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The Crabwood is a large tree that can reach 55 meters in optimum climatic conditions. It can be found in rainforests of tropical countries all around the world. An oil is extracted from its nuts to make candles, which are used as 100% effective yellow fever and dengue-carrying mosquito repellents. Harvesting the nuts requires waiting for them to fall and be carried by waterways. The capsules open only during this process. Dedicated to those who enjoy mosquito-free summers.
Scientific name: Carapa guianensis
Common name: Crabwood
It is a medium to large semi-evergreen tree that grows up to 35 m in height. The upright, cylindrical stem is also sizable, with a diameter of 60-90 cm. We find it in tropical and pineland areas, usually below 700 m altitude, occasionally up to 1,000 m on rare occasions. It grows in areas with heavy rainfall, where the temperature is around 20 to 35°. The surface of the bark flakes off into square scales or horizontal strips. Young plants produce tap roots, but over the years they tend to root overground. Its leaves are huge at first, but they shrink as branching begins. It grows small white flowers with slightly twisted petals. In each inflorescence we find only 1-2 fruits, maturing in 8-12 months.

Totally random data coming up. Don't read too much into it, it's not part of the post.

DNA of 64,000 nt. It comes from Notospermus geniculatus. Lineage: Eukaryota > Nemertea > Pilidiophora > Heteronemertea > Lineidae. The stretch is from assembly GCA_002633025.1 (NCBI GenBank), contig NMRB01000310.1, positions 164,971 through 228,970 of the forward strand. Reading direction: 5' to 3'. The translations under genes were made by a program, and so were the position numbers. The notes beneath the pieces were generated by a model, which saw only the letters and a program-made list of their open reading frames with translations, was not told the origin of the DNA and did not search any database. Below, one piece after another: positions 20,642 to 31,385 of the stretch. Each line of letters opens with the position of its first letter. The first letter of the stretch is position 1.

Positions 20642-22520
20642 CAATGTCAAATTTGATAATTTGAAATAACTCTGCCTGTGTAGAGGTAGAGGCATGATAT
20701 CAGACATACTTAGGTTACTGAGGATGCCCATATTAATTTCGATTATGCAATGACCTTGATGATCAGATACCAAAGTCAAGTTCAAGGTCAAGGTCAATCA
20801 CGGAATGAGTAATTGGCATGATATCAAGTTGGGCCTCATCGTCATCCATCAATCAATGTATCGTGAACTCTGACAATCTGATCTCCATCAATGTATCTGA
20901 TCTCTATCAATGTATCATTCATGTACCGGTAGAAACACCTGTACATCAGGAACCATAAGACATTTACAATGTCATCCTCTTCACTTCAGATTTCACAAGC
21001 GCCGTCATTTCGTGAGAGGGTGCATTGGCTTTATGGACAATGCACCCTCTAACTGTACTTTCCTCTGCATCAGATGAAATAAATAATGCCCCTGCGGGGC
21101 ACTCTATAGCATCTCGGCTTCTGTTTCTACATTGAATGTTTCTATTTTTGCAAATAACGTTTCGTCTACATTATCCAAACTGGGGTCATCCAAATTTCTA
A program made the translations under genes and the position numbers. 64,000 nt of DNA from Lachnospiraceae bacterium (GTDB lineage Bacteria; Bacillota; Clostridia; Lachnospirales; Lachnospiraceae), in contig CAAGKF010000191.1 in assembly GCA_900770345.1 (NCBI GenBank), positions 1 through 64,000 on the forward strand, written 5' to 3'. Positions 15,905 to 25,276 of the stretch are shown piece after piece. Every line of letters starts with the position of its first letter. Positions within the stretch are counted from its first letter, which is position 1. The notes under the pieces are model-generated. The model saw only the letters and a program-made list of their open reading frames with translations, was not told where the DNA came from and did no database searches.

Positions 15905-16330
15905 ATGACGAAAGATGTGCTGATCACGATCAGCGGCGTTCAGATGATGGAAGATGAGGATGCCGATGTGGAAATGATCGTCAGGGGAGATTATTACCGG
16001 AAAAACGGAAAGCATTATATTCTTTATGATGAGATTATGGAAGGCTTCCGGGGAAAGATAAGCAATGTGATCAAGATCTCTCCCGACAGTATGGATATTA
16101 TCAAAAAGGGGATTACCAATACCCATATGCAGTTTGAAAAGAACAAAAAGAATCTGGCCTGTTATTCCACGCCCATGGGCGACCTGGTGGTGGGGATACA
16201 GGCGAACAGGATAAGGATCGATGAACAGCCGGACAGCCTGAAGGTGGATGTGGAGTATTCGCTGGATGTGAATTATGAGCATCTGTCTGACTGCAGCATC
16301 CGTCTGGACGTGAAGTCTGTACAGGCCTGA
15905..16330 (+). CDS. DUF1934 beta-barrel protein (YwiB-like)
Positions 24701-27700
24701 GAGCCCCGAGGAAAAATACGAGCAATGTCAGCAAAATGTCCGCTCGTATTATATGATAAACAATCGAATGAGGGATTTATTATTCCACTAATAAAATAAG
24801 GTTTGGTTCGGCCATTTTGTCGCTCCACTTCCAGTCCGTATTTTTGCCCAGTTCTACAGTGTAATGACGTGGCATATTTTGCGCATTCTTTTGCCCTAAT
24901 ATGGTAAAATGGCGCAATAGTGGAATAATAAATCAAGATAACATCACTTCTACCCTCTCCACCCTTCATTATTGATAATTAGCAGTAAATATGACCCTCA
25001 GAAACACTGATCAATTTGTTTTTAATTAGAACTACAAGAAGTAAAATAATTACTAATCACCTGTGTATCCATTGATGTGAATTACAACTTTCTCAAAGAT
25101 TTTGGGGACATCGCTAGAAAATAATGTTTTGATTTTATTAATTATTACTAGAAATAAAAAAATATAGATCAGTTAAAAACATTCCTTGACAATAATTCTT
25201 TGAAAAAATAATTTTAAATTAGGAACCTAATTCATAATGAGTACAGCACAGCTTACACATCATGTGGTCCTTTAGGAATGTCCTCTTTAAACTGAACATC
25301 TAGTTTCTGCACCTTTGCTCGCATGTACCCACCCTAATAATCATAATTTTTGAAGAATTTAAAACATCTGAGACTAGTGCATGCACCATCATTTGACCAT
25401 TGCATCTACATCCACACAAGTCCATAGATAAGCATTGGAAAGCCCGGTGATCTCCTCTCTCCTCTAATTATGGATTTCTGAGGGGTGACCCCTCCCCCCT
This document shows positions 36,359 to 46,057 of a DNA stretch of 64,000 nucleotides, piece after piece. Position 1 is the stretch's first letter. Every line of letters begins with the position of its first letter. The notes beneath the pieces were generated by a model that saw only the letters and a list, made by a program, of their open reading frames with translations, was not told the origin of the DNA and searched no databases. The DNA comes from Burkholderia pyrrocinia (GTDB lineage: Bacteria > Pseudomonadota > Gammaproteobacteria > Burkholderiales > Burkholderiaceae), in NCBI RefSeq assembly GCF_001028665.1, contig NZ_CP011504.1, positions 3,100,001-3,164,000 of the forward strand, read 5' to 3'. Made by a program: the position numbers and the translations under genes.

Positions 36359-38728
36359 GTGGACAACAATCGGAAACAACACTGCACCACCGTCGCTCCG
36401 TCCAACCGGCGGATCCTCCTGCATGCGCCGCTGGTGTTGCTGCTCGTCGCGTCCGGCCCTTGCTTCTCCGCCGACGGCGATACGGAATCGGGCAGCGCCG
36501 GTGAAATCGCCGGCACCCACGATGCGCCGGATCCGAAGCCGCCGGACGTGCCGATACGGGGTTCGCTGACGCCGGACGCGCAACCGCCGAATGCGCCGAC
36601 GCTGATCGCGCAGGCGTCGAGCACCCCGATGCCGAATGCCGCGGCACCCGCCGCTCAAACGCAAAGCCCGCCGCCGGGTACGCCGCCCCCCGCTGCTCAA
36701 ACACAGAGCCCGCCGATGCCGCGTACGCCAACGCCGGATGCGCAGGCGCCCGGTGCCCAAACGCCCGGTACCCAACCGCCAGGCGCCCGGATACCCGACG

Crab wood is much in demand for manufacturing high-quality furniture and cabinetry, stairs, flooring, and plywood. In Colombia, shoemakers also prefer it for making some shoe elements.
The oil obtained from the seeds of Andiroba has several beneficial effects: antioxidant, soothing and antiseptic. Due to these properties it is popular in the cosmetic industry. It is very effective as a natural insect repellent: smeared on the skin it helps keep mosquitoes away. Pro tip: a few drops in shampoo will repel lice.
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